Windows 7 is a vastly superior OS from a security and spit and polish perspective over XP. Windows XP was developed at a time when mal-intentioned exploits were only just beginning to emerge. It was also developed largely for the business community to run on internal networks. It's time in the sun has waned and it should be retired.

Lastly, users should choose the Win7 Home Premium sku if they want a more nimble OS. It comes without all of the IT management infrastructure baked in. Unless you have a use case for that, don't install the Pro or Ultimate versions just because you want the high end. You need high end hardware to run it.
ANON1237925156805
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ANON1237925156805,
User Rank: Apprentice
4/11/2012 | 8:04:20 PM
re: Microsoft Starts Windows XP Deathwatch
Agree with you 100% re XP and Office. The ribbon drives me crazy. At home I use Open Office on my Windows box and MS Office on my Mac, where it remains ribbon-free--for now. Am learning iWorks just in case. . ..

Re windows 7 I don't even feel that it's a better UI. The Window frame is translucent and for me because of vision problems that makes it unreadable, especially on a laptop. I have devoted quite a bit of time to trying to fix this, but apparently while I can chhose from many themes all of them are translucent. I get that most folks havent even noticed this; everyone has their own quibbles. But this is an example of change for change's sake and that's what needs to stop. Software upgrades should fix bugs and security holes, implement compatibility with new technologies whether hardware or software-driven, and make a few genuine enhancements, preferably driven by user input. (Exceptions were made for Steve Jobs who knew what users wnated before they did--sometimes. It remains to be seen whether Apple will earn the same exemptions in future.)

I guess that MS feels that they couldn't charge as much for upgrades if they were done on that basis. But they need to realize how many options we all have now in terms of hardware platforms, devices, and OFfice compatible tools. Charging us top dollar for bloated releases that require us to completely relearn tasks that we do all day every day is a good way to induce us to migrate--away from Microsoft. Will they ever get it???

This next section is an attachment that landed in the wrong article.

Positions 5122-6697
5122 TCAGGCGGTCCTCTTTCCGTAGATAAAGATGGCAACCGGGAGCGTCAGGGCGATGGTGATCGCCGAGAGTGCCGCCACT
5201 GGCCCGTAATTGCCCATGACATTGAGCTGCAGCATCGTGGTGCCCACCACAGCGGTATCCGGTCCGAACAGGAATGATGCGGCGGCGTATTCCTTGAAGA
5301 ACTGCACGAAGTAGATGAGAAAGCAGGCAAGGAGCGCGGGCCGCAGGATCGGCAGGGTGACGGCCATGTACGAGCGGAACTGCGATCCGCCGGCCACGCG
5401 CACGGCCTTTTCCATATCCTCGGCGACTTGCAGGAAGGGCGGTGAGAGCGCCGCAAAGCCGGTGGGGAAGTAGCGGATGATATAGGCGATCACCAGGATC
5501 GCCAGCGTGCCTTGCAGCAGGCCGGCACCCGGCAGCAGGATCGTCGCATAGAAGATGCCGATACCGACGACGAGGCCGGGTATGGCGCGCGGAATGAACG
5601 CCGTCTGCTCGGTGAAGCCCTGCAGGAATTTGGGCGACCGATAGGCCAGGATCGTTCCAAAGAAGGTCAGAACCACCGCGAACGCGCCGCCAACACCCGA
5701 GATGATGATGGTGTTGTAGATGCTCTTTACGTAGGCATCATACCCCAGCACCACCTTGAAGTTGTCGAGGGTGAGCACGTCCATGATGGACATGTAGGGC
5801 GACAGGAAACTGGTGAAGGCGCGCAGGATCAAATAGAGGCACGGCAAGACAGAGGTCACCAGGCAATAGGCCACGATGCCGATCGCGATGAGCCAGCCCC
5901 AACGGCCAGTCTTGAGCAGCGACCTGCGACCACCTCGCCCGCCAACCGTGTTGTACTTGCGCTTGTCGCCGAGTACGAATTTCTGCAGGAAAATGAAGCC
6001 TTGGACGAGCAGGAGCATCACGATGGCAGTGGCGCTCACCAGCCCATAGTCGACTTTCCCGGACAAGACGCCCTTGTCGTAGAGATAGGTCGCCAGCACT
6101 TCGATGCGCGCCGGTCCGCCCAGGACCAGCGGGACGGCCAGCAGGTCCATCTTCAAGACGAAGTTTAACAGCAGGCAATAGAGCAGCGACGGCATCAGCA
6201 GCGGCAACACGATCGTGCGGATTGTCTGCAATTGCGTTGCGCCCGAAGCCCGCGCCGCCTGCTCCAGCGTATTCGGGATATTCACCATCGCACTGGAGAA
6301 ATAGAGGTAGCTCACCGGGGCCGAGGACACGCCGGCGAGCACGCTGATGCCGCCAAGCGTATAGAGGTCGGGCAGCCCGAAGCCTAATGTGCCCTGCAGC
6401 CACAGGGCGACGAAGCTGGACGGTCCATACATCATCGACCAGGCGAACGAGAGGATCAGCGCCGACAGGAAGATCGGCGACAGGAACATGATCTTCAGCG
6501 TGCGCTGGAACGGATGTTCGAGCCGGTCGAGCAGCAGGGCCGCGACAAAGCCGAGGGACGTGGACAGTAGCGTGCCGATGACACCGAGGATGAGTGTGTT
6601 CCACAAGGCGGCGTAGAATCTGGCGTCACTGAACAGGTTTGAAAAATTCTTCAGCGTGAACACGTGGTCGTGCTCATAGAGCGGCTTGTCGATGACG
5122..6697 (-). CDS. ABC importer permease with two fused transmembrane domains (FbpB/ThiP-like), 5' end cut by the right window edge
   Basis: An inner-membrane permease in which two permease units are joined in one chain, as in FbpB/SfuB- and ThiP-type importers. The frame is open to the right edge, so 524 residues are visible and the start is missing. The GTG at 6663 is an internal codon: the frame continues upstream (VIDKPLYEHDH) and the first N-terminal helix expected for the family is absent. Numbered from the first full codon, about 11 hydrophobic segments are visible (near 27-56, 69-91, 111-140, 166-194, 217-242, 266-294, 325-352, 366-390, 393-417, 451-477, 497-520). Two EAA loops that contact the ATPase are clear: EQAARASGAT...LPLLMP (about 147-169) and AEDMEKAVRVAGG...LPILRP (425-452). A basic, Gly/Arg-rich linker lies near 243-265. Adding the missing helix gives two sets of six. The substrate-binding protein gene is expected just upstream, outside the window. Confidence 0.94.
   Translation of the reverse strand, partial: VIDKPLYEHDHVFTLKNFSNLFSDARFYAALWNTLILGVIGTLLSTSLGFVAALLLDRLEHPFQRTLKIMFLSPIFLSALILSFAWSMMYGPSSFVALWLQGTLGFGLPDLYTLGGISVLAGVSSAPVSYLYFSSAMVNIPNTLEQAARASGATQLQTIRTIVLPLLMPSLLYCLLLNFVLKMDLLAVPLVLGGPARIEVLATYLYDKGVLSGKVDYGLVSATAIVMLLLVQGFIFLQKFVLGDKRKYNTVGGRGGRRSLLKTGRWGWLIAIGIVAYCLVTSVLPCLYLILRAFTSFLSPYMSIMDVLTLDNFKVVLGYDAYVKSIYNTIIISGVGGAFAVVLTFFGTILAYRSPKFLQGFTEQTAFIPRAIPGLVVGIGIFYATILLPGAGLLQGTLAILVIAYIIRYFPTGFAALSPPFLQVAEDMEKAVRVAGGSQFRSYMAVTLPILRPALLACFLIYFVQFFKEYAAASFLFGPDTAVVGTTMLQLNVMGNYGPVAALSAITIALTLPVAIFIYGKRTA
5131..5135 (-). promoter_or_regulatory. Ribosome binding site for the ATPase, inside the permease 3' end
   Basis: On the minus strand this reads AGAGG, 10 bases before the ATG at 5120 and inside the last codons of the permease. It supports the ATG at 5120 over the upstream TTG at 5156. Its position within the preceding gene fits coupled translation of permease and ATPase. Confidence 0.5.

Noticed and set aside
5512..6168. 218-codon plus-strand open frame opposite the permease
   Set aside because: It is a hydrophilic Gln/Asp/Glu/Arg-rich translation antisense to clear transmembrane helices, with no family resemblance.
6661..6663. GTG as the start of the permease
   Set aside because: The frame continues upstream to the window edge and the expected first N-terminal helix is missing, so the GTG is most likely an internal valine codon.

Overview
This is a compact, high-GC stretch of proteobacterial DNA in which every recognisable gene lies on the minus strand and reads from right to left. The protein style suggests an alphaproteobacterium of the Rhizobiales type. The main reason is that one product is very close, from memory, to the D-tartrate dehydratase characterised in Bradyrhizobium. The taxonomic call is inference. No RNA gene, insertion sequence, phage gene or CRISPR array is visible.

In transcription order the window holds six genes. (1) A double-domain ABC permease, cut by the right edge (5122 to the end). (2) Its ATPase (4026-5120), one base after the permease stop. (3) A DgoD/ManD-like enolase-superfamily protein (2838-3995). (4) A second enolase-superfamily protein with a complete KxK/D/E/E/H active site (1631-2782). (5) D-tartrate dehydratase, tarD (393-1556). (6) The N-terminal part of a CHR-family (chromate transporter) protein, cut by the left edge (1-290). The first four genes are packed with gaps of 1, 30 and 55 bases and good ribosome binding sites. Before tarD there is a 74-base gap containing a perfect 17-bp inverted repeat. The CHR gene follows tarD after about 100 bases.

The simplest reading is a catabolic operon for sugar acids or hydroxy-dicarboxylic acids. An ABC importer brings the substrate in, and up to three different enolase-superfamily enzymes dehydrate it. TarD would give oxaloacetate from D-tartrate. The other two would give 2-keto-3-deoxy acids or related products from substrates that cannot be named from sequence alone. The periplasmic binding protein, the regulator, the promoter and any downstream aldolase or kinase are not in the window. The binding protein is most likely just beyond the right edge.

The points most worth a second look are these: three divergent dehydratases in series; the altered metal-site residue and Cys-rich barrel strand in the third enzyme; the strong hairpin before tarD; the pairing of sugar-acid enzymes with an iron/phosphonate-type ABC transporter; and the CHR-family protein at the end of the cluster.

YMOM100
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YMOM100,
User Rank: Apprentice
4/11/2012 | 11:18:01 AM
re: Microsoft Starts Windows XP Deathwatch
Because Microsoft thinks that you are stupid and makes decisions for you. That said, you can enable the Administrator account, turn all that red tape off and access any folder you want using tools like xplorer-. Unfortunately, that is the only way for power users to overcome this dysfunctional design. I do understand the purpose of the restrictions as it keeps the unknowing from destroying their systems. Then again, I think they should be allowed to do so and learn the hard lessons that understanding how stuff works and making backups is not optional.
And while you are at it, install Classic Shell as well to eradicate a more moronic UI flaws.
YMOM100
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YMOM100,
User Rank: Apprentice
4/11/2012 | 11:13:28 AM
re: Microsoft Starts Windows XP Deathwatch
What Microsoft should do is either contract a 3rd party company that continues to support XP or open source the whole thing. If Microsoft wants Windows to run on every desktop that will surely make it happen, although once in the hands of capable developers and team leads it might also grow into a major competitor.
As far as Office goes, after Microsoft destroyed the UI with the ribbon I switched to OpenOffice / LibreOffice and never looked back. Works better anyway for what I need to do and definitely crashes less.
sam-augur100
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sam-augur100,
User Rank: Apprentice
4/11/2012 | 6:44:32 AM
re: Microsoft Starts Windows XP Deathwatch
Ok Microsoft, we get that you want everyone to upgrade from XP to Windows 7 because it is more secure, its better, etc. However, no matter how new the hardware you purchase, on every new system, Windows 7 is still slower than Windows XP on a 2 1/2 year old system (with same RAM, same speed/type and size hard drive, etc).

A lot of people want Windows XP's speed in Windows 7, but it just isn't there. :( I've deployed several new systems in the past 6 months to replace XP running systems 2-2 1/2 yrs old... and the older systems running XP behave faster than the new system with Windows 7 in it.

So Microsoft, stop trying to make Windows 7 very visual and competing with Apple's GUI. Concentrate on making Windows 7 as fast as Windows XP, with all your security enhancements already in place, and then you can ask us for quicker upgrades.
campdude
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campdude,
User Rank: Apprentice
4/11/2012 | 3:49:35 AM
re: Microsoft Starts Windows XP Deathwatch
The problem with Windows 7 is... I installed the darn operating system and I still have no Administrative rights... Why cant i download a file into a Directory other than the download area?
Why cant i delete files? In different locations... or rename them or anything that XP does.
Im too lazy to learn how to do this so I dual boot into XP and move my Win 7 files around.